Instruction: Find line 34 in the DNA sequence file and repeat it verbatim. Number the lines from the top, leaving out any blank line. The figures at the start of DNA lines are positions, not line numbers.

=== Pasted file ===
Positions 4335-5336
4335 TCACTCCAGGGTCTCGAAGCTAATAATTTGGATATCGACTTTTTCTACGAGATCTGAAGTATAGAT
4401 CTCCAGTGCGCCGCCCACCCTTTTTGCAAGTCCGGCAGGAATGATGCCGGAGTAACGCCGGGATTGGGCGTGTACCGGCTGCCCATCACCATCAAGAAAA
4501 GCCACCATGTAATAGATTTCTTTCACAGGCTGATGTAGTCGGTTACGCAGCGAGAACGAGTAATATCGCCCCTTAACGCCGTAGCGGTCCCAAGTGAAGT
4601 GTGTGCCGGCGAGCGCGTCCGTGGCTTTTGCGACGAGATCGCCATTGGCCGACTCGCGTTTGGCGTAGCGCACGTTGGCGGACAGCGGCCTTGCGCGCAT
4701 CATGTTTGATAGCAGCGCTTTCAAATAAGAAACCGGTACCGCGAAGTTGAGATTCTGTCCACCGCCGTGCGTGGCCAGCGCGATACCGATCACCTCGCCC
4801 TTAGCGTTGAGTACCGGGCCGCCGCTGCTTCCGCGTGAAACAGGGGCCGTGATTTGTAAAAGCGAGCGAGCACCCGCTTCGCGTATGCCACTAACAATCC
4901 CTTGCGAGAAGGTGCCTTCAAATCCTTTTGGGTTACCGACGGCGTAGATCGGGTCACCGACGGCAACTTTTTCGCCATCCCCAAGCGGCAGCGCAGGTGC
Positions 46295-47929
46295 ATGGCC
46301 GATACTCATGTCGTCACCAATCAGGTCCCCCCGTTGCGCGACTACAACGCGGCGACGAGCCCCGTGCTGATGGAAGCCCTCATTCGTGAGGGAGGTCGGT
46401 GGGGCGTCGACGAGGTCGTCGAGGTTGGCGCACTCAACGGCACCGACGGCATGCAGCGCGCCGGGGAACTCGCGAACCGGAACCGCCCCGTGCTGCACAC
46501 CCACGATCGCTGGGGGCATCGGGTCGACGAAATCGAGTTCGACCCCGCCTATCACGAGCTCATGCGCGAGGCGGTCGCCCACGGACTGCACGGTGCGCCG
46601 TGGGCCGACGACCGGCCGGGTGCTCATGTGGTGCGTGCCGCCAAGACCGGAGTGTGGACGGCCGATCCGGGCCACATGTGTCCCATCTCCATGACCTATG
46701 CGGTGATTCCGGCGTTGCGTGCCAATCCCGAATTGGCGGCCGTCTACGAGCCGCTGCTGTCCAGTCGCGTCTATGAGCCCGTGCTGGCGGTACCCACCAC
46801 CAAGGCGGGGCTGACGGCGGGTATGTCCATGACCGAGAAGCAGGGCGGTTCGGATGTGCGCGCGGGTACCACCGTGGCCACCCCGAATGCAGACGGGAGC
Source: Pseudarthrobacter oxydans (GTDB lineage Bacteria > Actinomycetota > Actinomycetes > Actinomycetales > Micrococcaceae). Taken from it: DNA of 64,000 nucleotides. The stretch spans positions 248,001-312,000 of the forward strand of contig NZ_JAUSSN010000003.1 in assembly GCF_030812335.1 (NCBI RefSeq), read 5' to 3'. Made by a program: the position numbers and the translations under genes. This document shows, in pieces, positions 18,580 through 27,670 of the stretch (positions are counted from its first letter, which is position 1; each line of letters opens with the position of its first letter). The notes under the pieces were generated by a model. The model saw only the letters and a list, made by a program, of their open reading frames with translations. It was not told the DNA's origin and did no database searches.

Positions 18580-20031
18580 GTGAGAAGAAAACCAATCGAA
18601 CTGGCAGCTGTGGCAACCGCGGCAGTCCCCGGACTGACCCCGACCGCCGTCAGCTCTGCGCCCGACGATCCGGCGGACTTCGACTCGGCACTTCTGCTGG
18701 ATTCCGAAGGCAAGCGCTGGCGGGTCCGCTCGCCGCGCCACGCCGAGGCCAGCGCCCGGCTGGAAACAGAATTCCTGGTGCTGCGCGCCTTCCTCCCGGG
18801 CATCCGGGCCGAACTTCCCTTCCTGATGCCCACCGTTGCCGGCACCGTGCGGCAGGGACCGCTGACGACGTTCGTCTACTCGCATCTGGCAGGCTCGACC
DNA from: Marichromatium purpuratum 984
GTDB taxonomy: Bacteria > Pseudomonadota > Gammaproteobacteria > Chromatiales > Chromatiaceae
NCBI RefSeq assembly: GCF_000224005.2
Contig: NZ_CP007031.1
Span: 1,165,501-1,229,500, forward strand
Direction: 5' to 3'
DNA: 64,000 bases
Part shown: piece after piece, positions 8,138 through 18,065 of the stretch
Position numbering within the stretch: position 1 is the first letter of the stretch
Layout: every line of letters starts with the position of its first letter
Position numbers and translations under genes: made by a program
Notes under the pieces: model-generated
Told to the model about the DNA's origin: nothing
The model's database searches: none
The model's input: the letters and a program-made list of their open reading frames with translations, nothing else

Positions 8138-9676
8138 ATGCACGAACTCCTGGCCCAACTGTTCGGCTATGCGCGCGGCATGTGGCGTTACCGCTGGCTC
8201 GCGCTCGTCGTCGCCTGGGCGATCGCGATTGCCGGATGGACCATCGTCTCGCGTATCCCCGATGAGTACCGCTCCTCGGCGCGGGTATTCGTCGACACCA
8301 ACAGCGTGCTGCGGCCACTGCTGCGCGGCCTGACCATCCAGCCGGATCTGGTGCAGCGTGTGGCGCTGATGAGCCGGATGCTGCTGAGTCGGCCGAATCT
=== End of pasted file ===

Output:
Notes under the pieces: model-generated